It has never been so hard to save money to buy our own home in Hungary. Without significant financial support from the family, it is now almost impossible to buy a house or a flat. In the past three years, Hungary has seen the biggest price increases in the EU. There has been a sharp increase in construction, rents and house prices. Budapest ranks in the top third of the EU in terms of house prices relative to income, Telex reports. The question their new Telexicon aims to answer is this: why is it so expensive to have a roof over our heads?
Because there is so much money in the housing market, people’s housing needs are not the only thing that is taken into account: making a profit is just as important for those for whom it is an investment. There are periods when there is more financial investment in the sector and the logic of the money market is becoming increasingly dominant in the housing market. This is called financialisation.
The abundance of money makes getting a home both easier and harder, Telex says. On the one hand, money flows into the housing market through bank loans, and banks make it easier for customers to borrow and get into debt. On the other hand, the abundance of money and demand drives up prices, making housing more expensive. If this bubble bursts, many people could even losing the housing they have acquired with their loans. The majority of people are defenceless against rising prices, but making housing unaffordable would cause a social crisis. That is why no country would allow the market logic in housing to be completely unleashed.
The extent and modalities of public involvement vary from country to country. In Hungary, it sounds good when the state helps families to get a home through various programmes (CSOK, Baby waiting loan). But these programmes have several drawbacks: on the one hand, they do not help the most needy, only the middle class. On the other hand, the state provides most of its support at a time when the housing market and the economy are booming anyway. And this kind of intervention only adds to the ups and downs of the housing market.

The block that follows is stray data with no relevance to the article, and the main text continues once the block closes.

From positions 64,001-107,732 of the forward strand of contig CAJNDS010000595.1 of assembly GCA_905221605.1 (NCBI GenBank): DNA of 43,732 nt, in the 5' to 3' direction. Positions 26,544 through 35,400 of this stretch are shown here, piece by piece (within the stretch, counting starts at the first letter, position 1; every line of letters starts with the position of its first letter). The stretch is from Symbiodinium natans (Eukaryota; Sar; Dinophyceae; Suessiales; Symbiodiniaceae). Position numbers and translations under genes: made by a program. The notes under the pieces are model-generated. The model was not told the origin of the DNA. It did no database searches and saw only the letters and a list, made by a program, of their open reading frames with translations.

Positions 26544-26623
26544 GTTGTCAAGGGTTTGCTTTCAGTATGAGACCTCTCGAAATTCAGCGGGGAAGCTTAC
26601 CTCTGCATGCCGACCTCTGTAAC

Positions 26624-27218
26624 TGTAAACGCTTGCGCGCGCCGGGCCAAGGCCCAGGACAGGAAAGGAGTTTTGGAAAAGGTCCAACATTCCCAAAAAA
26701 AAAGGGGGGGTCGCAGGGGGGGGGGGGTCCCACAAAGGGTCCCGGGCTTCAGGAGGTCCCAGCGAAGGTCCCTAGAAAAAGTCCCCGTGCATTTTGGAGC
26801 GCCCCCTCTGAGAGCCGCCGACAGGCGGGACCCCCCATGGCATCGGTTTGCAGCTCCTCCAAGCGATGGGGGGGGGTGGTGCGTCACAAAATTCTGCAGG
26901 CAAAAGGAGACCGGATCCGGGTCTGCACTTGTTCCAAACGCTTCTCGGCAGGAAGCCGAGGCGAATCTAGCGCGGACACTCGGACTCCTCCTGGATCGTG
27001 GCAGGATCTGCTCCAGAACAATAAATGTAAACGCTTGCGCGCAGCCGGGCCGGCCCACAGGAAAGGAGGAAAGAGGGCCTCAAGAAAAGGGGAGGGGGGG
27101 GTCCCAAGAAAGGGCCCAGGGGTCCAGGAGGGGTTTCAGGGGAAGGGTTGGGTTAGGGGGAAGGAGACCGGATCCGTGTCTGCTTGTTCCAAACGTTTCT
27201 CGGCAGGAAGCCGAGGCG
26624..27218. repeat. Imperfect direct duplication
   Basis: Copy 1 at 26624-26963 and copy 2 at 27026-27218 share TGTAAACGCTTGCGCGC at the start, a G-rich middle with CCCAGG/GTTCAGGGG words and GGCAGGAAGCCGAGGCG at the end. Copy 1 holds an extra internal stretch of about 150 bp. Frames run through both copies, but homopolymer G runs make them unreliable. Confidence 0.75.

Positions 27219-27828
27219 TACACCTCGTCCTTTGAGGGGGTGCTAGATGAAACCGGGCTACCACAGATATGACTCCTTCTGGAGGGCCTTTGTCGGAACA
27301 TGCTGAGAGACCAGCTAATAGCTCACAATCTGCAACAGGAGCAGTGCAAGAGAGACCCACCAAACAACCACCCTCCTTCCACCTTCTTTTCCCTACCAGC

And finally, as both sellers and builders expect buyers to have more money, they raise their prices. Thus, the bulk of the government aid (or public money) ends up going to contractors, property owners and lending banks. The model also performs poorly in quantitative terms, with too few homes being built. This is not good neither for buyers nor for the construction industry. The construction industry could be producing many more homes today, but instead, it has been tied up in large-scale projects commissioned by the state over the last decade.
In the crisis, several building blocks of the system are now coming out at the same time: soaring construction costs are eating away at contractors’ profits, interest rate rises are making borrowing less attractive, and subsidised loans are becoming a burden on the public purse. The established model of housing support is therefore fragile and not very successful. But what could be an alternative?
According to housing policy experts, the solution is supply-side intervention, which focuses on providing secure housing for all, rather than financial support for home ownership. An important element of a people-centred housing policy would be to offer a solution for all sections of society, not just those who already have the initial capital to buy a home.
In an optimal case, public intervention will create a so-called housing ladder, with a jumpable distance between levels (1 – social rented housing, 2 – rent, 3 – small flat, 4 – garden house), so that even those who start at the bottom can move up over time. Supply-side intervention may include public construction or the creation of institutions such as municipal and non-governmental housing agencies and housing associations.
It is likely that an economic crisis will break the current momentum, with far fewer deals being struck in the property market and it will be harder to sell a home. This could leave buyers with more room to bargain. But there is little prospect of a price fall like we saw in the early 2010s in Hungary.
Source: Telex.hu (YouTube)